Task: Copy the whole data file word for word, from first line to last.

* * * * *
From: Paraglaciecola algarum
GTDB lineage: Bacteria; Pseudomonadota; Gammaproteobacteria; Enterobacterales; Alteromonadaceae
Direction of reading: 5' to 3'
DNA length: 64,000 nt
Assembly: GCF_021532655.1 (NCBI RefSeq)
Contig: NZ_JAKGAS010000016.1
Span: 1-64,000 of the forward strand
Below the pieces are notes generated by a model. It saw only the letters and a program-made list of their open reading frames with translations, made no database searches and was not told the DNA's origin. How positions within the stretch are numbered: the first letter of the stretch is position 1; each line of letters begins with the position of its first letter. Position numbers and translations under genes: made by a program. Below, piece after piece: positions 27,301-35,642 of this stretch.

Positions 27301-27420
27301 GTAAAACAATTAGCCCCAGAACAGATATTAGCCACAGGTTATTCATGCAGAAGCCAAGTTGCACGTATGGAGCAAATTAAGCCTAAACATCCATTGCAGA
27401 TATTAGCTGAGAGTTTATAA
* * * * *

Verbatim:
From: Paraglaciecola algarum
GTDB lineage: Bacteria; Pseudomonadota; Gammaproteobacteria; Enterobacterales; Alteromonadaceae
Direction of reading: 5' to 3'
DNA length: 64,000 nt
Assembly: GCF_021532655.1 (NCBI RefSeq)
Contig: NZ_JAKGAS010000016.1
Span: 1-64,000 of the forward strand
Below the pieces are notes generated by a model. It saw only the letters and a program-made list of their open reading frames with translations, made no database searches and was not told the DNA's origin. How positions within the stretch are numbered: the first letter of the stretch is position 1; each line of letters begins with the position of its first letter. Position numbers and translations under genes: made by a program. Below, piece after piece: positions 27,301-35,642 of this stretch.

Positions 27301-27420
27301 GTAAAACAATTAGCCCCAGAACAGATATTAGCCACAGGTTATTCATGCAGAAGCCAAGTTGCACGTATGGAGCAAATTAAGCCTAAACATCCATTGCAGA
27401 TATTAGCTGAGAGTTTATAA